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Terminated Globe exec sues because he got no severance pay

Former Boston Globe Chief Operating Officer Sean Keohan is suing the Globe and owner John Henry over the way he was terminated in 2017, saying he was denied a severance package he should have gotten.

In his suit, filed yesterday in US District Court, Keohan said he is owed benefits under a Globe severance plan for employees "who suffer a loss of employment," which he says he obviously did on Sept. 12, 2017, when "the Globe’s President and Chief Financial Officer, Vinay Mehra, informed Keohan that his Globe email was being shut-down immediately, and he was instructed to promptly leave the premises."

Keohan, who started at the Globe in 1985, alleges that the CFO of John Henry's parent company told him Henry just didn't want to pay him severance, and then followed up with a formal letter in which he claimed the Globe had ended its severance plan in 2014. Keohan, who was making $245,000 a year at the time of his firing, charges that was a lie:

Globe employees had, in fact, been provided severance benefits under the Plan in the years following October 21, 2014, including without limitation, Chief Financial Officer James Levy, advertising executive Jason Kissell, Controller Karen Bray, and Editorial Page Editor Peter Canellos.

Keohan seeks severance pay, plus damages and attorneys' fees.

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Comments

Who are the current top executives of The Boston Globe?

Who are the current top executives of Globe Direct?

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Voting closed 7

Everyone knows she runs the Globe.

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Henry/Pizzuti basically paid tens of millions of severance to Pablo Sandoval but stiffs this guy. Interesting.

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Pablo Sandoval is from Venezuela, and we at the Globe and the City need to do everything we can to help the immigrant class that has made Boston the City it is today and support local food trucks and dietary intake stations.

Keohan on the other hand is from the entitled white men group that has been getting their way and holding women back for time immemorial. #changeiscoming Now he is just sniveling like my ex boyfriends who couldn't muster the proper wherewithal to get to where Daddy is. You won't see Shirley Leuong wailing and whining like this when she gets let go.

#toughenup
#letsseeseanhit.245in126games

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You're joking right? We should support millionaires from Venezuela with food trucks and dietary intake stations?

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you're new around here.

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Your sarcasm is right on point.

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He was a local guy who started out as a security guard in 1985, worked full time while going to school, and eventually worked his way up the ladder. He should get paid. However, another part of me thinks that because he became management's pit bull he had lived by the sword and his day inevitably came, so screw him.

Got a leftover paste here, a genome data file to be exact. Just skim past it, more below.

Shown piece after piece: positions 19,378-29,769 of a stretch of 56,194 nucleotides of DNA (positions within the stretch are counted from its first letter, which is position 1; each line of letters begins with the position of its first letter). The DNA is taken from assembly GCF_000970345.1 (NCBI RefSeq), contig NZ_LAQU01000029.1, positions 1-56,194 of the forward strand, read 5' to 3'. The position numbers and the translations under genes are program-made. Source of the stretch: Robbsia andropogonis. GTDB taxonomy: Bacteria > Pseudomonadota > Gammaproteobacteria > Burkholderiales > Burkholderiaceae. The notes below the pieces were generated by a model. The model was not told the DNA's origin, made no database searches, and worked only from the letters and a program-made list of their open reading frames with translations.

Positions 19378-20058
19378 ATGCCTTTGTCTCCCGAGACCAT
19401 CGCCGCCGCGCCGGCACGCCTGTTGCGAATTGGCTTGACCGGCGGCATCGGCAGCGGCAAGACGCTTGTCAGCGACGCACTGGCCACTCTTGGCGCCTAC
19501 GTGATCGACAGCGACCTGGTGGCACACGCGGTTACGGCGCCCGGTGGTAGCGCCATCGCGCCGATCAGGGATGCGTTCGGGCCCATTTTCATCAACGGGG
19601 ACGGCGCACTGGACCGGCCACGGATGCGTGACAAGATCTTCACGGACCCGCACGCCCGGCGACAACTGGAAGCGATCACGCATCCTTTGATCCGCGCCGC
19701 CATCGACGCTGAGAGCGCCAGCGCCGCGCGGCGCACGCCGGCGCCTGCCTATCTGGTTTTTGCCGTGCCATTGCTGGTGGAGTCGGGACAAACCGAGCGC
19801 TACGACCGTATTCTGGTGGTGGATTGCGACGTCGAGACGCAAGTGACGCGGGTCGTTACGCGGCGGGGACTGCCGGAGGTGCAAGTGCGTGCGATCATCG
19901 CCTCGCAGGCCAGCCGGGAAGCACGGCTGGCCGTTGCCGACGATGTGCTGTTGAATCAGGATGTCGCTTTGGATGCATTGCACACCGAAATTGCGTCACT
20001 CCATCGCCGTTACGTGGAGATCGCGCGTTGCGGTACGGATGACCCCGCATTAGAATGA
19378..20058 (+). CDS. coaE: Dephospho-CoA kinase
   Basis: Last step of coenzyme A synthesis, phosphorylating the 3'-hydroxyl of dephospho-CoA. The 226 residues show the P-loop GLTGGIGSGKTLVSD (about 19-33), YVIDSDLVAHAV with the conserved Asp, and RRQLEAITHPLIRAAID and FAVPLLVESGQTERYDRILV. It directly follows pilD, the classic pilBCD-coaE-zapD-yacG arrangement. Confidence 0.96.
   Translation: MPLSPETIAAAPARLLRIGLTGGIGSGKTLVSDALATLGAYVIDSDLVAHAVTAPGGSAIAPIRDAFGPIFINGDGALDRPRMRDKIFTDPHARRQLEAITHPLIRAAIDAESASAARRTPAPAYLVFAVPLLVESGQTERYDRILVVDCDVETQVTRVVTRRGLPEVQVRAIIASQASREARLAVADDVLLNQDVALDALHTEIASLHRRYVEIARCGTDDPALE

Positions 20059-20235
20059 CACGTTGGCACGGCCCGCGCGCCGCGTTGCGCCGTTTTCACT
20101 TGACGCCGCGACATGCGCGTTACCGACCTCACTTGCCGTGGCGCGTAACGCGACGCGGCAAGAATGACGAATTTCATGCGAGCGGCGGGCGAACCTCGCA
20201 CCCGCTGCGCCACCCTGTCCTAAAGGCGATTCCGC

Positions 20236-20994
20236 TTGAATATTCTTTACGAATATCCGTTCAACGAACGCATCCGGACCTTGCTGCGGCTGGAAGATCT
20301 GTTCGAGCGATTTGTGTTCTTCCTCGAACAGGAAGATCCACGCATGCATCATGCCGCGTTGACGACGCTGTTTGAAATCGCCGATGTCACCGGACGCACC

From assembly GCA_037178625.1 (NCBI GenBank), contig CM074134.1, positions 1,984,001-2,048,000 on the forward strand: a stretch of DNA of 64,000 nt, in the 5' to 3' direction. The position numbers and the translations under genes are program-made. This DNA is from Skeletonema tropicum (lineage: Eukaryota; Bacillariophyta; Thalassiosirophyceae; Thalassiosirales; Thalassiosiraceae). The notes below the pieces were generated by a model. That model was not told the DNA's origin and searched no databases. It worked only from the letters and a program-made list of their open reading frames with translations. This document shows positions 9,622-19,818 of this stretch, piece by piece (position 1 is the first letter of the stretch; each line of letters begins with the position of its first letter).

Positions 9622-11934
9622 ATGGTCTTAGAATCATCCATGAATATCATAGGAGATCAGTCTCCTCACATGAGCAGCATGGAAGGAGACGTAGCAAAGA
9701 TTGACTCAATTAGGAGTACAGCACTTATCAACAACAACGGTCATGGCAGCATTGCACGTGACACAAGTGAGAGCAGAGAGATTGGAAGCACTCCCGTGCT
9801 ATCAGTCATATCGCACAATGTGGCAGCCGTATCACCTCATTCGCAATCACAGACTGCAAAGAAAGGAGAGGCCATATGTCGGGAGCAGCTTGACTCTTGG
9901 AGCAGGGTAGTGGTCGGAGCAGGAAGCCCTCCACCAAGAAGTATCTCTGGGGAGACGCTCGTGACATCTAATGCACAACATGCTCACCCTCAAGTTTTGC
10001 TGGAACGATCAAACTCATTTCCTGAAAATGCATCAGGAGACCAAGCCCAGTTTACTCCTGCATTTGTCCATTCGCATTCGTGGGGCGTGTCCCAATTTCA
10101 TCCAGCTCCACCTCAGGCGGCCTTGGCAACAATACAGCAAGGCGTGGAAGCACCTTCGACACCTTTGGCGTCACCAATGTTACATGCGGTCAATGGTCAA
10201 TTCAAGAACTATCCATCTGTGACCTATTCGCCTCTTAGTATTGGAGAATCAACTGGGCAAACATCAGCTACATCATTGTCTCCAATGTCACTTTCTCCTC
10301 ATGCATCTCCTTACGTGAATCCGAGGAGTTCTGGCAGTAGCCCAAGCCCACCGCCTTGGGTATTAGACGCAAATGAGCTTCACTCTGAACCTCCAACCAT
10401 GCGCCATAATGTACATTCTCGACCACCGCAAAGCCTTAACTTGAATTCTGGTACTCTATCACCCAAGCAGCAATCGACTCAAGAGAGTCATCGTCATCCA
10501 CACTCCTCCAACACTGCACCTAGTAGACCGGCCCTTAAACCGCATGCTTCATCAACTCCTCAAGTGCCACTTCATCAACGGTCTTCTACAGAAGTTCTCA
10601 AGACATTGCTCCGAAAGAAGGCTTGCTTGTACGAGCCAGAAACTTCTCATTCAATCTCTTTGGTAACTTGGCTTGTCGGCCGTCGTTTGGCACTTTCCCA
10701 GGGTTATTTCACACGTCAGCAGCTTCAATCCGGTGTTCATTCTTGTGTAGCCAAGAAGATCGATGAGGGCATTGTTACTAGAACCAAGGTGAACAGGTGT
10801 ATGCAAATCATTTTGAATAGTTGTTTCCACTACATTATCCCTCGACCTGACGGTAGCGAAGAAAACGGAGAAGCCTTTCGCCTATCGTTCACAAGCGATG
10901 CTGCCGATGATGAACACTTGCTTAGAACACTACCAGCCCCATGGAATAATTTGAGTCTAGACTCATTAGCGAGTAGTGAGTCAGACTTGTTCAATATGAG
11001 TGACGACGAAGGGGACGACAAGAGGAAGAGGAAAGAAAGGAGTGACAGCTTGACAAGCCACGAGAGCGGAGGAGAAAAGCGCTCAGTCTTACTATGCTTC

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My snakry reply to Linda notwithstanding, if he's due severance, he should get it. Plain and simple. If it were you you'd feel the same way.

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It definitely doesn't sound like he left voluntarily. When people get fired for cause, they usually don't get severance.

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That's the crux of the issue. If he was due a severance, he was due a severance. He cites others who got severance pay when they were let go. In fact, it would make no sense to have a contract that gave a severance for a voluntary separation. You see severance a lot in sports, where a coach has a rider in his or her contract that notes what happens when they get shitcanned for not winning. It's usually a cash settlement that is less that the promised salary. I'd bet my bottom dollar that Mike Barnacle got a severance after what he did.

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It is rather obvious that you really do not understand employment agreements or contracts. I don't wish to be antagonistic with you but your assertions suggest that you are simply making up stuff about severance and the terms of when or how it is paid. Just saying.

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But look at my example of sports coaches. Let's say the Brad Stevens gets canned by the Celtics 2 weeks from now. His contract, were it done right, will have stipulations on payouts in the event of termination. Probably not the full value of the contract for the remainder of his contract, but some money still, with a stipulation that were he to get a job with another team the payments would stop. We've seen it with contracts at UMass-Amherst, which is easy to track down since they are public record.

The reality is that if this guy just up and decided to leave, he'd be in breach of his contract, so the Globe would owe him nothing. If he were fired, it would be another creature altogether. I could not wrap my head around the idea that the poster to whom I responded has that a severance would only apply if the separation was employee initiated. That's not how these things go at all. What the contract says is the crux of the matter. And none of us has seen the language.

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